Reviewed by Robert M. Wilson (Syracuse University)
Published on H-HistGeog (August, 2009)
Commissioned by Arn M. Keeling
At the end of his life, John Muir was a beloved naturalist and an elder statesman of conservation. It is only fitting that Donald Worster, a leading environmental historian, has written this exhaustive biography of Muir. Worster helped establish environmental history as a subfield in the 1970s, and during his long career, he has published some of the most influential works in the field, such as Nature’s Economy (1977), Dust Bowl (1979), and Rivers of Empire (1985). This biography, then, is an apt pairing of author and subject.
Recent years have not been kind to Muir. Once widely celebrated by environmentalists and environmental historians, many now challenge his ideas and the environmental movement he influenced after his death. In particular, environmental justice advocates have critiqued mainstream environmentalism for being too elitist, too white, and too enamored with wilderness--in short, too much like Muir and the causes he championed.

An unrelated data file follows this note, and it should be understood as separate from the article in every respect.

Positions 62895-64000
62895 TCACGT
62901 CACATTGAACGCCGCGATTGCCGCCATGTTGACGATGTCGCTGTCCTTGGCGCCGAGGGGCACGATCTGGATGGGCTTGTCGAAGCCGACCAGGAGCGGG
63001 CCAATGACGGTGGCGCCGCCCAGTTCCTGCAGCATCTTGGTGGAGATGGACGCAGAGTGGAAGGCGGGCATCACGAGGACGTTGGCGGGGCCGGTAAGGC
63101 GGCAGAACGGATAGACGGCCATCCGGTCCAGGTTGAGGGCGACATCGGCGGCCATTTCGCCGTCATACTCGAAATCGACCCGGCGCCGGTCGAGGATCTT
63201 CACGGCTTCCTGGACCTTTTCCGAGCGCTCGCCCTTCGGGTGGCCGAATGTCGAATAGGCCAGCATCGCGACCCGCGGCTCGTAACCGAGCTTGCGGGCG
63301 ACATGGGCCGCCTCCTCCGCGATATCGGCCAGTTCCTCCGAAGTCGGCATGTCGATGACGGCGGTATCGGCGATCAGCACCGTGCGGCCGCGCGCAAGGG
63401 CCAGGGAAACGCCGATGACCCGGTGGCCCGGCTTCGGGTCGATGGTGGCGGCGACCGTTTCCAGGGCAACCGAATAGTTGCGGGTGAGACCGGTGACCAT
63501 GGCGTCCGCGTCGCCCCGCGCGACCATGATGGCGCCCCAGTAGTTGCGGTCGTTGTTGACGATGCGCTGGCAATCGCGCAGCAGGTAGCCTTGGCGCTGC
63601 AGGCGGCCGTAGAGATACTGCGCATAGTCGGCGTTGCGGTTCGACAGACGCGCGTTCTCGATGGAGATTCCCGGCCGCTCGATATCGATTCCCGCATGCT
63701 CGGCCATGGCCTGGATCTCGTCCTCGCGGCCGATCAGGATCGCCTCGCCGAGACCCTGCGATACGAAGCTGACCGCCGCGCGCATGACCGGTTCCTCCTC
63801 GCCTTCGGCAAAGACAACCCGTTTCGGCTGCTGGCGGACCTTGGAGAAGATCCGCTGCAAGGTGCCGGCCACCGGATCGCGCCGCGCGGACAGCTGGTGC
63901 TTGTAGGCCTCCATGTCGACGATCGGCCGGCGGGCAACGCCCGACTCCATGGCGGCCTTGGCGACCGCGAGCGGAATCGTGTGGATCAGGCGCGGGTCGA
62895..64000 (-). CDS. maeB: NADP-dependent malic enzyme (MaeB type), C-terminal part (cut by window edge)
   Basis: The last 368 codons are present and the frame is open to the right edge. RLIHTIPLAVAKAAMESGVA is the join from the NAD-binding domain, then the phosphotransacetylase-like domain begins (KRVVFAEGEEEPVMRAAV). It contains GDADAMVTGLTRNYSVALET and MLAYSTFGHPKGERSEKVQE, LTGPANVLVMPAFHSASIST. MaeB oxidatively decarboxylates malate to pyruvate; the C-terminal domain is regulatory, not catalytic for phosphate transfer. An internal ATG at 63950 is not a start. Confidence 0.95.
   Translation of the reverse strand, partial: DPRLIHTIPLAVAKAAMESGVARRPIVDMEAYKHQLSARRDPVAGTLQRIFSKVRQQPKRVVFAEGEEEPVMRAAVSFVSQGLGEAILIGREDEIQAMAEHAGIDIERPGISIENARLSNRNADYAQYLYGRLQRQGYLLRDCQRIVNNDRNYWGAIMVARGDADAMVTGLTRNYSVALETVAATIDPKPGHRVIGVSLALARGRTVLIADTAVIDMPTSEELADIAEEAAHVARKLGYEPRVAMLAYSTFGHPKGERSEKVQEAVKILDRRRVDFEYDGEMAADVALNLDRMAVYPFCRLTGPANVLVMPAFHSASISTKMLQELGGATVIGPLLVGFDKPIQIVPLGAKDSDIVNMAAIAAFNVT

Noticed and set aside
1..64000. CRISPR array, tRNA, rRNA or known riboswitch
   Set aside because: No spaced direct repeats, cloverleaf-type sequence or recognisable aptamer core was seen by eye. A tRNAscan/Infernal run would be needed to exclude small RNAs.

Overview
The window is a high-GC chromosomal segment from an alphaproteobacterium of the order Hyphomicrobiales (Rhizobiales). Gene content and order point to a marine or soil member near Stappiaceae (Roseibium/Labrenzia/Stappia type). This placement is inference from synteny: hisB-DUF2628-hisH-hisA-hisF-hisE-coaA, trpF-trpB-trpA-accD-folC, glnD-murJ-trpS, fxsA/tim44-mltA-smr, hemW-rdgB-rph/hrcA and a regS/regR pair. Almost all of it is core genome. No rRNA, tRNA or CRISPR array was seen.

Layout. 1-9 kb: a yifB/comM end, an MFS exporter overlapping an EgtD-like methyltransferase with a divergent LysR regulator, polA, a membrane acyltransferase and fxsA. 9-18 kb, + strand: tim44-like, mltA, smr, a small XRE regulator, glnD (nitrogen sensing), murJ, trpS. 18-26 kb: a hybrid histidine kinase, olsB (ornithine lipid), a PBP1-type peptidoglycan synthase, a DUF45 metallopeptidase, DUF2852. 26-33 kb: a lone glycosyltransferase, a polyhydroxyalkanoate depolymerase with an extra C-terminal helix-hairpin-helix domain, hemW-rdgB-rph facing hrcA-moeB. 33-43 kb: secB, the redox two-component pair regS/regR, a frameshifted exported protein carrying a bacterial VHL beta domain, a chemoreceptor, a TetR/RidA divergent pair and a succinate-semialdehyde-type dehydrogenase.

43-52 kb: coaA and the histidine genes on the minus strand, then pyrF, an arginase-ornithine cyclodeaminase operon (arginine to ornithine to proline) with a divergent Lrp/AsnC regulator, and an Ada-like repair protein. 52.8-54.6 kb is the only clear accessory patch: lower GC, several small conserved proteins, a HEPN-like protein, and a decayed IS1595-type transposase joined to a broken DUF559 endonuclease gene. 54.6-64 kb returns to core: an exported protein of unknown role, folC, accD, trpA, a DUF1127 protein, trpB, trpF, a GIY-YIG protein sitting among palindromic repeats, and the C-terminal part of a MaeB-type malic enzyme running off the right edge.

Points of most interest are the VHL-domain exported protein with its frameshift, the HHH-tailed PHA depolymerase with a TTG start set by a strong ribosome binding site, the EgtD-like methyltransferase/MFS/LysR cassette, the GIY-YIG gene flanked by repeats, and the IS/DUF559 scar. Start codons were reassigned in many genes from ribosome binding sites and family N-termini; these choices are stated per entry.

Worster questions this depiction of Muir. His book is neither a simple response to these critiques, nor is it a hagiography. But it is best understood with these sorts of criticisms in mind. One of Worster’s central arguments is that Muir sought to extend a set of liberal democratic ideals normally applied to society--such as the abolition of slavery or the struggle for women’s rights--to the nonhuman world. He characterizes Muir as far ahead of his times through his advocacy of an egalitarian relationship between people and nature, a view that relatively few would share until the emergence of the environmental movement in the mid-twentieth century.